Moreover, unlike the Biaggi bullet ban, the Secretary of the Treasury would not be allowed to outlaw bullets he felt were "armor-piercing." This Biaggi provision would have given the Treasury Department, under (heaven forbid) a Ted Kennedy or Jesse Jackson administration, authority to ban almost any cartridge they wanted. Under the Thurmond-Brooks proposal, the Treasury Department would specifically be prohibited from such an act.

Understandably, the Thurmond-Brooks legislation has overwhelming support from all concerned with the issue. It has been endorsed by all major police organizations, the National Rifle Association, and has been co-sponsored by (at this writing) nearly 80 Senators and 160 members of the House. With the backing of the Reagan Administration, the bill is expected to move swiftly through Congress and be signed into law.

Even though the armor-piercing ammunition controversy apparently has been resolved on the legislative front, that still does not excuse its very existence in the first place. There is no doubt in my mind that the "KTW" phenomenon was created by Biaggi to boost his own political career, and that the issue was irresponsibly publicized by anti-gun groups in order to drive a wedge between pro-gun organizations and their law enforcement allies.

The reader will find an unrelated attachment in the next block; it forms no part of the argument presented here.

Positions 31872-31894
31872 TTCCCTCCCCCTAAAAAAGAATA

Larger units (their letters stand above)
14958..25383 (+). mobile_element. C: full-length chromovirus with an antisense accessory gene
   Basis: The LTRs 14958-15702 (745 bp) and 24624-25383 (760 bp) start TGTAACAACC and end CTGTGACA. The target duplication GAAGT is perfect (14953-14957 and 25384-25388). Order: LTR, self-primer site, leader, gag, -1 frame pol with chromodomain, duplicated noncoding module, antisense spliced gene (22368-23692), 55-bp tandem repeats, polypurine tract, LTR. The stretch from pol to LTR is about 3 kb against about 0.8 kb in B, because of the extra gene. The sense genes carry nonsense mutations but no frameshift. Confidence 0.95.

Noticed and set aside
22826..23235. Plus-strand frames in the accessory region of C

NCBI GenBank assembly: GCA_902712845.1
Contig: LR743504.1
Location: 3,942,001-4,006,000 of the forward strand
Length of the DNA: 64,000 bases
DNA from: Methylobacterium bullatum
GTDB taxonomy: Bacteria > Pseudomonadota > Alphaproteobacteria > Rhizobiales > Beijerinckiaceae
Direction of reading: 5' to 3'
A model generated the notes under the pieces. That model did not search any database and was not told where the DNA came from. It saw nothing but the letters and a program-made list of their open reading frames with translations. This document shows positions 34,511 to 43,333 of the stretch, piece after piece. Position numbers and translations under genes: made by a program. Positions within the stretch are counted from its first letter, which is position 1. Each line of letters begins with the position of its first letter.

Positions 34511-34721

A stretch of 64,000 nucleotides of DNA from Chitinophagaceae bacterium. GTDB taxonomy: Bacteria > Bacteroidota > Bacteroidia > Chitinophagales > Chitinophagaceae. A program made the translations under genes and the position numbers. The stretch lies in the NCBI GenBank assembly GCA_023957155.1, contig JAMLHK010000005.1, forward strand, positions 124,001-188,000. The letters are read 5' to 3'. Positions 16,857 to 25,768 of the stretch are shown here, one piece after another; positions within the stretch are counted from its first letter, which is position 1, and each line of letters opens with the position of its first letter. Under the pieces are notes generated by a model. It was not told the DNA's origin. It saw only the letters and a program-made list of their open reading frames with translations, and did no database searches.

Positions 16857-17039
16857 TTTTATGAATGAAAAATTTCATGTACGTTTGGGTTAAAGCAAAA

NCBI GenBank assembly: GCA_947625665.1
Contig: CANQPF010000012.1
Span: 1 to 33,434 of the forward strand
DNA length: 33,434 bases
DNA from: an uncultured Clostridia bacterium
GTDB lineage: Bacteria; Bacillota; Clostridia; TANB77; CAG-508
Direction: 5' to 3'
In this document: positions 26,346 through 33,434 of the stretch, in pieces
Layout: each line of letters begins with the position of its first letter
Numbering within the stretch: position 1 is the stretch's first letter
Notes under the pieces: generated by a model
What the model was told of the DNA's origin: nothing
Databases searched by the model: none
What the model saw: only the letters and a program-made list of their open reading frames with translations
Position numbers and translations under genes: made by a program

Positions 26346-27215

The reports that surfaced on the armor-piercing ammo issue clearly jeopardized the safety of our police and showed the willingness of our media to sacrifice integrity and principles in favor of the quick and sexy story.

Whatever the cost in terms of public relations, it is imperative now that the issue be put behind us. Police and gun owners have been political friends for many, many years. All of us must recognize that those who created this dangerous KTW controversy are friends neither to the police, nor to gun owners.

It's time now to fight our common enemies--the gun control lobbies. They have never won an inch in their goal to ban firearms in this country and, if we work together, they never will.
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Title Annotation:armor piercing ammunition controversy
Author:Andrews, Reid
Publication:Guns & Ammo
Article Type:column
Date:Oct 1, 1984
Previous Article:Gun notes.